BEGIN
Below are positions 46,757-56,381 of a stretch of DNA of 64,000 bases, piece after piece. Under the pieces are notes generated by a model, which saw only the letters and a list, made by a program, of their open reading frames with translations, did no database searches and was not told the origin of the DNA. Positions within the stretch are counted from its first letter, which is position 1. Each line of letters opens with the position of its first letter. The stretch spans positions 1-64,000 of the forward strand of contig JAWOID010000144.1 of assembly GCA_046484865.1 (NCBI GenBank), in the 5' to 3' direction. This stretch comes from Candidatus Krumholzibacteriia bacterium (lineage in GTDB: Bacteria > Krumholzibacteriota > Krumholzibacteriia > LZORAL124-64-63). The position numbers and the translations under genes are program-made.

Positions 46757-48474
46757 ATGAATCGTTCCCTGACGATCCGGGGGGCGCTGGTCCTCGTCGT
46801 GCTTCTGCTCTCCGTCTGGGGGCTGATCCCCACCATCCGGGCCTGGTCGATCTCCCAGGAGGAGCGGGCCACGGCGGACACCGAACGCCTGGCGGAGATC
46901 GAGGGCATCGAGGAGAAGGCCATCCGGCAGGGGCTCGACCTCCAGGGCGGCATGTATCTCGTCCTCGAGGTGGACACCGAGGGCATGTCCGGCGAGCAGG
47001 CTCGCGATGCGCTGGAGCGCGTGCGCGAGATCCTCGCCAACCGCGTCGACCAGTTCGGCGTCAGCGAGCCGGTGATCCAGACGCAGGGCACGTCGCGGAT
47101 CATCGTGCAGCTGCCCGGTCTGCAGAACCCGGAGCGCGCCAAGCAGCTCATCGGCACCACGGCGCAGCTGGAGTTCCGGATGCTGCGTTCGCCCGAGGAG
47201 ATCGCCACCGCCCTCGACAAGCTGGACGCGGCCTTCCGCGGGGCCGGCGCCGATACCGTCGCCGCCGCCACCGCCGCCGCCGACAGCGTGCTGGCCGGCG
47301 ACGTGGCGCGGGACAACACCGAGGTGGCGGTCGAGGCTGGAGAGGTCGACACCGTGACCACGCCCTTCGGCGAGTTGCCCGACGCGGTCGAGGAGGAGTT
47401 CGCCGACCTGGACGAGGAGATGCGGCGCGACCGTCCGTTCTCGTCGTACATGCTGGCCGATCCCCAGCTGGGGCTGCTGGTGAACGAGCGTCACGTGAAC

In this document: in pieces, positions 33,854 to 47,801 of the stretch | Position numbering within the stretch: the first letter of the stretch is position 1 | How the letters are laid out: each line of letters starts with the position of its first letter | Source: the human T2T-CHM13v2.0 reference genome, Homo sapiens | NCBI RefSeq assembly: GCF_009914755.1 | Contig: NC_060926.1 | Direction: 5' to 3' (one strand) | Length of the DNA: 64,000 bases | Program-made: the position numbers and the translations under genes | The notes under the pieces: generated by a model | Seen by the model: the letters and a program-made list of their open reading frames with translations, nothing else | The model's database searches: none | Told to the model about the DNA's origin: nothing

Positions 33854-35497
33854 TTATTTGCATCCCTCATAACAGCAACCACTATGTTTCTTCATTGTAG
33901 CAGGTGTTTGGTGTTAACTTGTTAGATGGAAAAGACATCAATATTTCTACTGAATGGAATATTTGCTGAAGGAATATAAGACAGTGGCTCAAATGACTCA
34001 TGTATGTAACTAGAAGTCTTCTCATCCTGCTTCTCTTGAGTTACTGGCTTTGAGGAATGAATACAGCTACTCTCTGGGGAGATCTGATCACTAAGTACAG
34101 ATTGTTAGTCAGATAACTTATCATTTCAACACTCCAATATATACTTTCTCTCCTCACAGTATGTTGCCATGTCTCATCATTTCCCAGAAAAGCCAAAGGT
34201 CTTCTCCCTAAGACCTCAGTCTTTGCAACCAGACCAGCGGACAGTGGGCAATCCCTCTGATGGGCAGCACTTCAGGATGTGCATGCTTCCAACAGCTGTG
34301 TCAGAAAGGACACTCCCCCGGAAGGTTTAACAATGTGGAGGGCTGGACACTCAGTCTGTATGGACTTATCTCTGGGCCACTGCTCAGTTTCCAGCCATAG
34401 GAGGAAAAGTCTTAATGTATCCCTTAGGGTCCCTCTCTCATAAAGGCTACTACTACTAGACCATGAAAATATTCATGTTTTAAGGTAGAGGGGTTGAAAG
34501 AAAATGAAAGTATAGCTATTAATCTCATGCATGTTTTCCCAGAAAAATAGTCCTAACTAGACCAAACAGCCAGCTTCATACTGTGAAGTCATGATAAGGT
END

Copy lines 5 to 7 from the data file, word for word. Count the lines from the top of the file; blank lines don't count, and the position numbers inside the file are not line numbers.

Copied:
46901 GAGGGCATCGAGGAGAAGGCCATCCGGCAGGGGCTCGACCTCCAGGGCGGCATGTATCTCGTCCTCGAGGTGGACACCGAGGGCATGTCCGGCGAGCAGG
47001 CTCGCGATGCGCTGGAGCGCGTGCGCGAGATCCTCGCCAACCGCGTCGACCAGTTCGGCGTCAGCGAGCCGGTGATCCAGACGCAGGGCACGTCGCGGAT
47101 CATCGTGCAGCTGCCCGGTCTGCAGAACCCGGAGCGCGCCAAGCAGCTCATCGGCACCACGGCGCAGCTGGAGTTCCGGATGCTGCGTTCGCCCGAGGAG